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Thread: Countertop help

  1. #1
    Join Date
    Dec 2006
    West Central Mn

    Countertop help

    I am going to put a sink in a set of base cabinets that I recently made. This is a first time sink install for me. The top will be formica type of material. What should I be using for a substrate. I am leaning towards plywood, but some tell be to use something else. What advice can you give me?

  2. #2
    Join Date
    Jan 2012
    mid-coast Maine and deep space
    Plywood is fine - some use particle board because it's cheaper but I always prefer plywood to PB.
    "... for when we become in heart completely poor, we at once are the treasurers & disbursers of enormous riches."

  3. #3
    I do acres of Formica countertops with the broadcast furniture I build. I use double layers of 3/4" BB ply (need the weight and easier on tooling than particle board). I would advise against particle board in any application that could see water intrusion.
    Bill R., somewhere in Maine

  4. #4
    Particle bd...

  5. #5
    No Particle board, I have made two kitchen counter tops. The first was marine Ply wood, the second was particle board. The plywood one looks as good as the day it was installed, the particle board swelled up at the sink, the back splash swelled. I will never use it again.

  6. #6
    Yeah, I was going to say, particle board anywhere around water is a bad idea. Go plywood, it's very stable, not as heavy and not subject to falling apart if it gets wet.

  7. #7
    The correct type of PB makes the difference. The stuff at Borgs, lumber yards is for under carpet. Cabinet shop supply companies stock the good stuff. For most, myself included, plywood is the best choice. My first, and second choice is the plywood from HD that is made in Chile. HD often refers to it as "cabinet grade," when it's just South American Pine. As for your sink, assuming it's a sink, and not a lavatory, be sure and use a bead of plumbers putty around edge of cut out. This creates a "dam" to prevent water from getting to substrate. Look in Lowes for the "gel" contact cement. I find it easier to work with. I apply my cement using a roller designed to apply contact cement. If its a small job, then the spray cans are competitive in costs.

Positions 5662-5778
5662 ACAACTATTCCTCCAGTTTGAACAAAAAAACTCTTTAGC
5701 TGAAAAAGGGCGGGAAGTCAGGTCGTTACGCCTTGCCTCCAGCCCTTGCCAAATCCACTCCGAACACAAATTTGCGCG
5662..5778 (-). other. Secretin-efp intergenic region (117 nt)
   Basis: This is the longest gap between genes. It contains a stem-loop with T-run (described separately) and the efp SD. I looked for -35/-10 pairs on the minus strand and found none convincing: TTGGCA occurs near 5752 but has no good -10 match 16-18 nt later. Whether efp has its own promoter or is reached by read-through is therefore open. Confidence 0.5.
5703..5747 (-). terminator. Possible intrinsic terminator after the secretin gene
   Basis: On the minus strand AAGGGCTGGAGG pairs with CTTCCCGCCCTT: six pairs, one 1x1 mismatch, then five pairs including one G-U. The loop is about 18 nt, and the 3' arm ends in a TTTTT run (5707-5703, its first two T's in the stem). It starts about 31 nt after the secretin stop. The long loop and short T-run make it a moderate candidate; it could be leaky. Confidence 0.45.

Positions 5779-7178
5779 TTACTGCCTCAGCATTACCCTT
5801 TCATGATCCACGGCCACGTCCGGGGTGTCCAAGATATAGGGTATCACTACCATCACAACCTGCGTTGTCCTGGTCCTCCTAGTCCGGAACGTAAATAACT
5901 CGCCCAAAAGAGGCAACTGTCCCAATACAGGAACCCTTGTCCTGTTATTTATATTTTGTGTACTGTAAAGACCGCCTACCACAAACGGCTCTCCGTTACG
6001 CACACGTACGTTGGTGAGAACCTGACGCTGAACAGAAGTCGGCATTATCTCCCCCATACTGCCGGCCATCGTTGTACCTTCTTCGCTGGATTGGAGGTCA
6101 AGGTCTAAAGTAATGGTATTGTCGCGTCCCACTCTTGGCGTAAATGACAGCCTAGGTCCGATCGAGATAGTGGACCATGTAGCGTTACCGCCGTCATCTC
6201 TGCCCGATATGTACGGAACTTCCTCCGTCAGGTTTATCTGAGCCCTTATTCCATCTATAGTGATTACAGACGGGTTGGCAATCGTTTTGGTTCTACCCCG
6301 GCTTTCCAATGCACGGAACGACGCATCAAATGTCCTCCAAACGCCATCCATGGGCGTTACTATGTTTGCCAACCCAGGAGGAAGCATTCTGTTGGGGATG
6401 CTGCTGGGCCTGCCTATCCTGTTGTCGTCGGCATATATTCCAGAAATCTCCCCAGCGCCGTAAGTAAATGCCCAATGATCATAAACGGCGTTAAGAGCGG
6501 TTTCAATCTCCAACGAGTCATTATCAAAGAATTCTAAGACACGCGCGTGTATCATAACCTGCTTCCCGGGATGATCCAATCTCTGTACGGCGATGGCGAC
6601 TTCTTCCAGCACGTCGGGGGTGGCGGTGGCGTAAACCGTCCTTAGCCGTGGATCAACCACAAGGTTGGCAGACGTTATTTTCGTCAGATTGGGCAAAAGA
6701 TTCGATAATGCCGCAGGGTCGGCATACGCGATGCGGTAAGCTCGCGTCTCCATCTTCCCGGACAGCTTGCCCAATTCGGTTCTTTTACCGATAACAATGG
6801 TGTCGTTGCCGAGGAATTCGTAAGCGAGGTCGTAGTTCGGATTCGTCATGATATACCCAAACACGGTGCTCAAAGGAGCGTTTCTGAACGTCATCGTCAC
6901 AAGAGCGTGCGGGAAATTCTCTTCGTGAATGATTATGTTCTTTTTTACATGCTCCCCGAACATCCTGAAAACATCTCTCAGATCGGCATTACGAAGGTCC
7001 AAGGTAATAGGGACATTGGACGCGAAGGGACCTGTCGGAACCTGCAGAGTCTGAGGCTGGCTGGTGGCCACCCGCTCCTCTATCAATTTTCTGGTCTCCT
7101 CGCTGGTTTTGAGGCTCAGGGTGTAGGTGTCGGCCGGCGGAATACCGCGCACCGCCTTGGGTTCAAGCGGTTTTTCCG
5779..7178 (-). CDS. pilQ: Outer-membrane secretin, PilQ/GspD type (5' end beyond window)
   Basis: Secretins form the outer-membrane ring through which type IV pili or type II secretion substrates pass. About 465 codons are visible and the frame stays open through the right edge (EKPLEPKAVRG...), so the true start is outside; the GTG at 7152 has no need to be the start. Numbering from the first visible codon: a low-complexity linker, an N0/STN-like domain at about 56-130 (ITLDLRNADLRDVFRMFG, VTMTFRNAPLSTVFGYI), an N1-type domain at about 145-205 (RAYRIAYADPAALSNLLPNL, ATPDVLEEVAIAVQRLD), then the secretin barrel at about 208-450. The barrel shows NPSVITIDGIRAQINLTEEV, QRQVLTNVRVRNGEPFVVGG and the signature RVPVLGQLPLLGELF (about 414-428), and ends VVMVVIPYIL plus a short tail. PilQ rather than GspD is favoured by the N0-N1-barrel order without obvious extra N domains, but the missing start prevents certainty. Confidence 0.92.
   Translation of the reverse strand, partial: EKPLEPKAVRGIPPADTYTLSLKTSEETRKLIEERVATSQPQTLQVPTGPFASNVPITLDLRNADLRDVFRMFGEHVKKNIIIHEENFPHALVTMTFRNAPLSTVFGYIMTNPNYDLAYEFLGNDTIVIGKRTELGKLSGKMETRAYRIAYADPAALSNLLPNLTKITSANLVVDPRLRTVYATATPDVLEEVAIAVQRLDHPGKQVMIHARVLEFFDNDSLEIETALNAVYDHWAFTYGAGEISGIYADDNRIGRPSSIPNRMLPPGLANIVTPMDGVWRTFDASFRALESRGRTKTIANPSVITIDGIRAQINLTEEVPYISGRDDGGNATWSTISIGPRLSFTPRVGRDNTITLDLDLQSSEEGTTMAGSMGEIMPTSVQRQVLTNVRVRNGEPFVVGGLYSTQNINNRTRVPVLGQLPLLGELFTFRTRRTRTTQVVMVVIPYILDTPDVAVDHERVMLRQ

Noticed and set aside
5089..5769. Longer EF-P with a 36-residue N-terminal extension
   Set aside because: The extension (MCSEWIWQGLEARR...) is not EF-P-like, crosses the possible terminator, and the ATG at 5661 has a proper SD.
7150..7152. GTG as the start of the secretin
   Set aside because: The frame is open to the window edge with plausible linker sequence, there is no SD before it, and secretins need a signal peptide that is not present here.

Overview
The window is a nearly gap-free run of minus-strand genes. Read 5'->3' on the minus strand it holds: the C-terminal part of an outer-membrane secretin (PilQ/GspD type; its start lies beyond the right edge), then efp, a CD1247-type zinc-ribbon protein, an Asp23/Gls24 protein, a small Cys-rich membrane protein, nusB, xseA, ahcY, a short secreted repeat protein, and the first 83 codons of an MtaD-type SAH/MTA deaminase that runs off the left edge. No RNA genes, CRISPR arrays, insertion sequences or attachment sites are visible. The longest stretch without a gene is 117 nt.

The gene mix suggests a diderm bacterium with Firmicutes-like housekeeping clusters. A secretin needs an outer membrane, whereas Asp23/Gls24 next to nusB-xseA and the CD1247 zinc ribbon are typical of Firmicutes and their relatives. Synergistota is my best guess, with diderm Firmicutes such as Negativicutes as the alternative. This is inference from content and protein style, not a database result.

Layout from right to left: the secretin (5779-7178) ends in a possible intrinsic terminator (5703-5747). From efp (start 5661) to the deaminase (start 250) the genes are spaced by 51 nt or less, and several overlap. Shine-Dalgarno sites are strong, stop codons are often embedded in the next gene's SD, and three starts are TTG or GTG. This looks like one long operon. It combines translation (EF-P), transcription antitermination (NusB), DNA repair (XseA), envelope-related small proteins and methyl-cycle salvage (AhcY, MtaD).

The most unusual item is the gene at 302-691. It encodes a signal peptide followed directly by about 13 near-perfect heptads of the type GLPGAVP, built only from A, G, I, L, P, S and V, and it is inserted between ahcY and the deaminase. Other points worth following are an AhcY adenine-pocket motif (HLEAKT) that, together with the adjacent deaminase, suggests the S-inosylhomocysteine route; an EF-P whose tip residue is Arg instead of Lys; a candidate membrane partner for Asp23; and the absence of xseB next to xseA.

8. #8
    It's not just water leaking between the sink and the laminate that's a concern, if you ever have a leak at the faucet assembly or at the connections under the counter, you could end up with water being sprayed directly on the particle board beneath the countertop as well. When that PB swells, it'll be time for a whole new countertop.

  9. #9
    If you don't know how to install a sink with preventive water maintenance at new , you will have future problems. its called plumbers putty and caulk. Most failures are from lack of proper installation, not materials....

  10. #10
    Good quality particleboard is the industry-standard if done right you should have no problems , if you are going to use plywood you need to use a backer sheet on the bottom of your plywood or it will Cup and bow if you're concerned about water there is a water resistant MDF that would work better than plywood i've done a lot of tops over the years I have not had a problem with water when they're done right Jack is correct about the sink installation
    Thanks John
    Don't take life too seriously. No one gets out alive anyway!

  11. #11
    Join Date
    Feb 2003
    Leesville, SC
    Quote Originally Posted by Sam Murdoch View Post
    Plywood is fine - some use particle board because it's cheaper but I always prefer plywood to PB.
    I agree with Sam. Plywood for me......
    Army Veteran 1968 - 1970
    NRA Lifetime Member
    I Support the Second Amendment of the US Constitution

  12. #12
    I just went to look and locally, 3/4x4x8 particle board is $20 a sheet, the same size in plywood is about $30. That's not really a lot of savings if you're just doing a single countertop, is it?

  13. #13
    I would buy the pb because I know. You can buy pb that is water resistant and lighter. MDF can be purchase the same. Almost all pb tops fail from improper installation. Remember plywood molds and not usually noticed until theres a problem...

  14. #14
    Join Date
    Dec 2013
    Bronx, NYC, NY
    I found that counter tops are a rather specialized deal, especially if they are to have a sink installed. This is one job that, if I had it to do all over again, I'd farm out to a specialist. I'd build the base - no problem as long as you build it to battle-ship specs - and leave the top to the pro.

    Also I'd use Corian, or something similar; Formica can be scratched through, as my bro found out...

  15. #15
    Join Date
    May 2012
    Glenmoore Pa.
    I have used PB for countertops many times, but I always seal the edges of the sink cutout and anywhere else where it matters( scribe cut against a wall etc.). A real simple way to do this is to coat it with contact cement first to seal it up. Then hit it with a coat of paint or something that will prevent water intrusion.

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